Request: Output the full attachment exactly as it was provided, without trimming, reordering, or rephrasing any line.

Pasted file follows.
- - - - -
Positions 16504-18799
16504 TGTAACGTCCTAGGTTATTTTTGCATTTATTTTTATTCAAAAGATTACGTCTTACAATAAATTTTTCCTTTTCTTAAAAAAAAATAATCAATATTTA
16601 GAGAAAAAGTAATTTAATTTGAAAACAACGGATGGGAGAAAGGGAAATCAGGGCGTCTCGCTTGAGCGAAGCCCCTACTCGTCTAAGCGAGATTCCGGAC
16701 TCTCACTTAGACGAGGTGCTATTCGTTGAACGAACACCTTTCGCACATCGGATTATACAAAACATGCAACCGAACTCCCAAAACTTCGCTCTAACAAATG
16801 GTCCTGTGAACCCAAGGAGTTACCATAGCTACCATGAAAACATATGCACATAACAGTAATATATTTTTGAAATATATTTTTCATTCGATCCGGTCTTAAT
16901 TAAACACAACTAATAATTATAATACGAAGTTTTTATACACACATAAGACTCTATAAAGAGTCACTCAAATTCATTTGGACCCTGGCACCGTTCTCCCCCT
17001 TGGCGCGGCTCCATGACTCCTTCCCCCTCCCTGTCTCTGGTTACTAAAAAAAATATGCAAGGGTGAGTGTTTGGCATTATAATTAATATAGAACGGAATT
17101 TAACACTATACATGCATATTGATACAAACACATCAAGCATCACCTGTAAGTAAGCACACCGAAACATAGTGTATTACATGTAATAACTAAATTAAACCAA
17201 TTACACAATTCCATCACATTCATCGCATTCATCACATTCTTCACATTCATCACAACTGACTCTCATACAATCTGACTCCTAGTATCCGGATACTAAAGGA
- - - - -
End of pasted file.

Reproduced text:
Positions 16504-18799
16504 TGTAACGTCCTAGGTTATTTTTGCATTTATTTTTATTCAAAAGATTACGTCTTACAATAAATTTTTCCTTTTCTTAAAAAAAAATAATCAATATTTA
16601 GAGAAAAAGTAATTTAATTTGAAAACAACGGATGGGAGAAAGGGAAATCAGGGCGTCTCGCTTGAGCGAAGCCCCTACTCGTCTAAGCGAGATTCCGGAC
16701 TCTCACTTAGACGAGGTGCTATTCGTTGAACGAACACCTTTCGCACATCGGATTATACAAAACATGCAACCGAACTCCCAAAACTTCGCTCTAACAAATG
16801 GTCCTGTGAACCCAAGGAGTTACCATAGCTACCATGAAAACATATGCACATAACAGTAATATATTTTTGAAATATATTTTTCATTCGATCCGGTCTTAAT
16901 TAAACACAACTAATAATTATAATACGAAGTTTTTATACACACATAAGACTCTATAAAGAGTCACTCAAATTCATTTGGACCCTGGCACCGTTCTCCCCCT
17001 TGGCGCGGCTCCATGACTCCTTCCCCCTCCCTGTCTCTGGTTACTAAAAAAAATATGCAAGGGTGAGTGTTTGGCATTATAATTAATATAGAACGGAATT
17101 TAACACTATACATGCATATTGATACAAACACATCAAGCATCACCTGTAAGTAAGCACACCGAAACATAGTGTATTACATGTAATAACTAAATTAAACCAA
17201 TTACACAATTCCATCACATTCATCGCATTCATCACATTCTTCACATTCATCACAACTGACTCTCATACAATCTGACTCCTAGTATCCGGATACTAAAGGA